The discipline of setting up an RCT was also helpful.

How will your organization use the knowledge generated by the evaluation?

Our hypothesis is that the high-touch intervention will increase take-up more than the light touch intervention and certainly more than the control group.

A common misperception in this field of social services is that just sending out a letter will be enough to increase take-up. This is founded on the premise that low take-up is just an issue of awareness, but we know that the enrollment process takes a lot more than awareness raising. Many of the people we talk to know that SNAP exists—they just can’t imagine going through all the paperwork and enrollment procedures to access the benefits they are eligible for. This is especially the case for the SNAP program, which has one of the more archaic enrollment processes.

The real game changer, is whether we can demonstrate long-term outcomes on health. Amy and Matt believe that we are not powered enough to detect these effects in this particular evaluation.

People are really thinking about investments in social services to decrease healthcare costs. I don’t want to put it bluntly, but that’s where the money is—healthcare is an area where the government is spending so much money. We think this is a really significant opportunity to generate definitive evidence on whether social services can prevent future health costs rather than just having a hypothesis that social services might be helpful.

That’s really what we’re striving for, and we’re willing to go down the rabbit hole to figure that out.

I really like working with the MIT team. I would explain to any other nonprofit considering doing a randomized evaluation what a big deal an RCT is. It’s still a big challenge to get a nonprofit to go down that rabbit hole to answer really tough questions. With a big emphasis on rapid testing, people often don’t want to wait several years to see longer term outcomes. The staff alone in nonprofits often transition with 3 years, so it can be hard to even have the same people working for the duration of the evaluation.

I don’t say this as a critique but just as advice to J-PAL folks–thinking about partners other than government—building a level of transparency on the level of commitment that is required going into an evaluation. I was not aware of how much this would entail when BDT signed on.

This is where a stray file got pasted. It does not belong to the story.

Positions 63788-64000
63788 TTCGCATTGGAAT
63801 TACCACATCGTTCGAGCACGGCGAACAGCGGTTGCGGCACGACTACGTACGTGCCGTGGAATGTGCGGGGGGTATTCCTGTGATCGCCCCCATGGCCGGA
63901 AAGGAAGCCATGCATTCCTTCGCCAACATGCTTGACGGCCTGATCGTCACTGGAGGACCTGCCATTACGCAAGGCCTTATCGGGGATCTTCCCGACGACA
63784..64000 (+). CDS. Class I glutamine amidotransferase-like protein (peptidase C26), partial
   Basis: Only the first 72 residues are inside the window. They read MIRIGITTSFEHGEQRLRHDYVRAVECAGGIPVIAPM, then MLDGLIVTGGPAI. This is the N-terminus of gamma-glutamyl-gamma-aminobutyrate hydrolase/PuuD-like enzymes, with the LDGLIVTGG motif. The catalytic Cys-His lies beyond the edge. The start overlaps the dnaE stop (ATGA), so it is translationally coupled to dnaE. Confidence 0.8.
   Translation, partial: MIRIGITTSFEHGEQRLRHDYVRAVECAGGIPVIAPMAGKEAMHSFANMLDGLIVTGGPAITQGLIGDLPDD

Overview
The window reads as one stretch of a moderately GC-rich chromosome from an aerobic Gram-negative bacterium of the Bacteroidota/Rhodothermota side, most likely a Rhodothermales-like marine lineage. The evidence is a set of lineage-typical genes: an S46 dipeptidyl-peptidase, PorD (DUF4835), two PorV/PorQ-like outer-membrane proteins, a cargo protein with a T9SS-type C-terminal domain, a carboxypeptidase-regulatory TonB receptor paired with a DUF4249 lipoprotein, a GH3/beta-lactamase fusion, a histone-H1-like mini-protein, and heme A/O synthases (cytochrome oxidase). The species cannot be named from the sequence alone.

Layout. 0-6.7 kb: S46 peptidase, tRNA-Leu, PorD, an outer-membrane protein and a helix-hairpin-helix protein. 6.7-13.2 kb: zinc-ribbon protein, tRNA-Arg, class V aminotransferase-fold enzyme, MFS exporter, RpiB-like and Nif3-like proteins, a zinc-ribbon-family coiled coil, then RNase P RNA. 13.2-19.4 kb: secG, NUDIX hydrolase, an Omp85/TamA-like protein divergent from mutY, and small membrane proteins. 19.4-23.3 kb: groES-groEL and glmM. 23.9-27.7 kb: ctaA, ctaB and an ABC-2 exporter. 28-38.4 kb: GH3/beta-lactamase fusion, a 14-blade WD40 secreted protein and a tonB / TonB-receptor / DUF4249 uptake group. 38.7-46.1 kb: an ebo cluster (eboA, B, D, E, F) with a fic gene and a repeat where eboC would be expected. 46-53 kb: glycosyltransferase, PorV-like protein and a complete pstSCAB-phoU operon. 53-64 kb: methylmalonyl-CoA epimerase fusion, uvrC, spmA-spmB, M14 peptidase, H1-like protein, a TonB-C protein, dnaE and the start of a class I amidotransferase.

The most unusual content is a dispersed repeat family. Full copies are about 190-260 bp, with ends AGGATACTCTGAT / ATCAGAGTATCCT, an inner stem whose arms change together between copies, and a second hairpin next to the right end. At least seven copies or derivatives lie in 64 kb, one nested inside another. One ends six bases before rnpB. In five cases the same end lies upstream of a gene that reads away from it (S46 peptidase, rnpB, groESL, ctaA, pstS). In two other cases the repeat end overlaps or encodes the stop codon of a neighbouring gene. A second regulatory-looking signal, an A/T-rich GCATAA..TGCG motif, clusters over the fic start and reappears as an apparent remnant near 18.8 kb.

Read partner testimonials from BDT and from the South Carolina Department of Health and Human Services here.

Staff Profile: Ting Wang

 

Ting_Wang.JPGWhat do you do at J-PAL?   I am a research assistant for MIT professor Amy Finkelstein, working on two of her RCT projects. One project in Pennsylvania studies if the intervention helps increase the take-up rate of SNAP, also known as “food stamps”, among poor and elderly population. The other project investigates the impact of introducing decision-making technology on a provider’s decision to order potentially unnecessary radiology scans for patients.

What drew you to want to work at J-PAL? I audited the “Consumers, Firms and Markets in Developing Countries” class taught by professor Robert Jensen at UPenn when I was on exchange and felt inspired by how economic research can help the poor. I wanted first-hand experience doing this kind of research.

What is your favorite place in the world that you have been?  I love my hometown, Beijing, very much. Besides Beijing, Kyoto in Japan.

If you had to eat only one food for the rest of your life, what would it be? Dumplings (Jiaozi).

Read Ting’s bio on the J-PAL North America website.

 

Staff Profile: Jamie Daw

jamie_dawWhat do you do at J-PAL? I work with policymakers and health care delivery organizations to develop randomized evaluations of innovative programs and policies. My focus is on facilitating collaborations between J-PAL affiliates and the winners of the Health Care Delivery Innovation Competition, all of which are deploying novel health and social services to improve health outcomes and enhance the accessibility and affordability of quality health care.

What drew you to want to work at J-PAL? J-PAL’s mission to reduce poverty across the globe and the opportunity to act as a liaison between the worlds of research and policy.

What is your favorite place in the world that you have been? My former home, Vancouver B.C., will always have my heart! The juxtaposition of wild nature and a lively, cosmopolitan city is hard to beat.